NCUA Eyes Congressional Intervention
ALEXANDRIA, Va. – NCUA is widely expected to have to go back before Congress with a new plan to restore the National CU Share Insurance Fund reserves, just a year after Congress was forced to create an emergency fund to bail out the corporate credit unions.
NCUA officials discussing the declining financials at yesterday’s NCUA Board meeting said if the Fund’s reserve level continues to decline they will be forced under the law that created the Temporary Corporate CU Stabilization Fund a year ago to provide Congress with the equivalent of a net worth restoration plan, as troubled credit unions must do with NCUA under prompt corrective action. During yesterday’s meeting Melinda Love, chief examiner for NCUA, said if the Fund falls below 1.20% (dollar per $100 of insured deposits), NCUA is required to return to Congress with a restoration plan. The reserve level was 1.24% at the end of April and had fallen to 1.22% at May 31, meaning it could breach the 1.20% mark any day now.
Love, speaking just before the NCUA Board approved a $1 billion assessment for the corporate bailout, explained that the deteriorating reserves will require NCUA to charge another assessment in the fall to rebuild the reserve level for the NCUSIF.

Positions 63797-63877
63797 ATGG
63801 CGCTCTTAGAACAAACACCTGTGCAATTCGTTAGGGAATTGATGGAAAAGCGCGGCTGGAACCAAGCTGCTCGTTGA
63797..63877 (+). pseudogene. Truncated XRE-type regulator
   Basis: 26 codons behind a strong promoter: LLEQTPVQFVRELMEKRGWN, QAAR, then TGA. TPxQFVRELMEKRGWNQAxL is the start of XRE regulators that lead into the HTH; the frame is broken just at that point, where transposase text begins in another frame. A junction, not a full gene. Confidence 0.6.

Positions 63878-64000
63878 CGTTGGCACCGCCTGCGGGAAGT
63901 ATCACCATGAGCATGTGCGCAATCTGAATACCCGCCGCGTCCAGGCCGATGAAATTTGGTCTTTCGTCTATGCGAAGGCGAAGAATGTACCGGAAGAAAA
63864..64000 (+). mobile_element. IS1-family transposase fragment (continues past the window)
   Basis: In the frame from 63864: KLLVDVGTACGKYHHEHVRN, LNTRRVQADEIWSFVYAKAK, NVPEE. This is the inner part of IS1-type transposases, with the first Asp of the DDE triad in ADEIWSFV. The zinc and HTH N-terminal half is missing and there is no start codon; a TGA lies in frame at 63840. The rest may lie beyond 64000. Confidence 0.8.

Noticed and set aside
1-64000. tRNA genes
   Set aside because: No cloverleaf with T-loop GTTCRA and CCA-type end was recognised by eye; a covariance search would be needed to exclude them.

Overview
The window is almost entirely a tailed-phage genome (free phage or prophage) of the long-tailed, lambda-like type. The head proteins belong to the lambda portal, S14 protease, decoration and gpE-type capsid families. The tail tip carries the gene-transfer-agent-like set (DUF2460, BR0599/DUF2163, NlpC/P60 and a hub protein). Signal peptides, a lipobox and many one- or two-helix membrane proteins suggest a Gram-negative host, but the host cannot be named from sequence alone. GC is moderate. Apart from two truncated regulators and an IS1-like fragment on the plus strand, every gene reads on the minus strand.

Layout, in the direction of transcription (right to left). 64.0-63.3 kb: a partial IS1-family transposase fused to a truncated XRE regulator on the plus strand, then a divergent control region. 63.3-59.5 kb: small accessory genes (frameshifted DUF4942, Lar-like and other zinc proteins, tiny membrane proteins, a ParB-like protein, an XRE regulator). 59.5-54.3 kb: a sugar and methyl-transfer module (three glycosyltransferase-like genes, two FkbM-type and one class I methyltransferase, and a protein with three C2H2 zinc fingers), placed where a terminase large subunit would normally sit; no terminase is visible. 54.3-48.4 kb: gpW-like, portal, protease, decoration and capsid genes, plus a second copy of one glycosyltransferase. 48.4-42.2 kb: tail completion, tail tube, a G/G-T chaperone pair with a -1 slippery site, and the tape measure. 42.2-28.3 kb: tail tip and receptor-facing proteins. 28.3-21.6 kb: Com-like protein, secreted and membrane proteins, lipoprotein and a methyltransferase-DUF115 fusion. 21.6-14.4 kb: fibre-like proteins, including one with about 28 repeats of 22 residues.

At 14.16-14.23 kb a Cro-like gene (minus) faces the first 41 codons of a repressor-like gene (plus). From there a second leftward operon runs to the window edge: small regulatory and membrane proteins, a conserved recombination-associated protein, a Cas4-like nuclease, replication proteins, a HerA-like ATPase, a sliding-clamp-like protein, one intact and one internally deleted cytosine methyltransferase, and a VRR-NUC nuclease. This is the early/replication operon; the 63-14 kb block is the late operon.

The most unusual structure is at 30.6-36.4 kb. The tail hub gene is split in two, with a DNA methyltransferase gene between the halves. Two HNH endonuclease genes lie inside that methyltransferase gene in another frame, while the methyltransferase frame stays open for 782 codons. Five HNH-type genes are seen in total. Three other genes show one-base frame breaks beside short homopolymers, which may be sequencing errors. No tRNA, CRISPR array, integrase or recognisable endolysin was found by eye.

Afterwards, NCUA downplayed the possibility of going back to Congress. “NCUA is not predicting next month’s Fund level,” said John Mckechnie, chief spokesman for the agency. “However, if the equity level were to fall below 1.2%, we would initiate required contact with Congress and would present a restoration plan.”
But key industry observers have little doubt. “It’s a virtual certainty,” said Fred Becker, president of NAFCU. “The Fund is going to fall below 1.2%, that’s going to trigger the requirement to report back to Congress.”
Becker has been pushing NCUA to operate at a reserve level under 1.2%, in order to stretch out the impact of the huge NCUA assessments, $1.1 billion last year, and $1 billion so far this year. NAFCU lobbied for last year’s law, which created the corporate stabilization fund. NCUA and the credit union lobby told Congress they needed to create a separate fund to effectuate the corporate bailout and move it off the books of the NCUSIF in order the return the NCUSIF to health. But now it looks as though the creation of the corporate fund just delayed the inevitable.
NCUA’s Love explained there are two main pressures that are weighing down the reserves in the NCUSIF. The first is the growing losses among natural person credit unions, which NCUA is estimating at an all-time high of $1.1 billion. The second pressure, ironically, is the growing popularity of credit unions, moving billions of dollars of new deposits into credit unions, but also diluting the reserve ratio of the NCUSIF.
NAFCU’s Becker noted that under the new law NCUA could choose to take the reserve level of the NCUSIF all the way down to 1%. He advocated some where above that, says 1.1%. Every 10 basis point equates to about $900 million, so that would provide some extra breathing room for credit unions, he points out.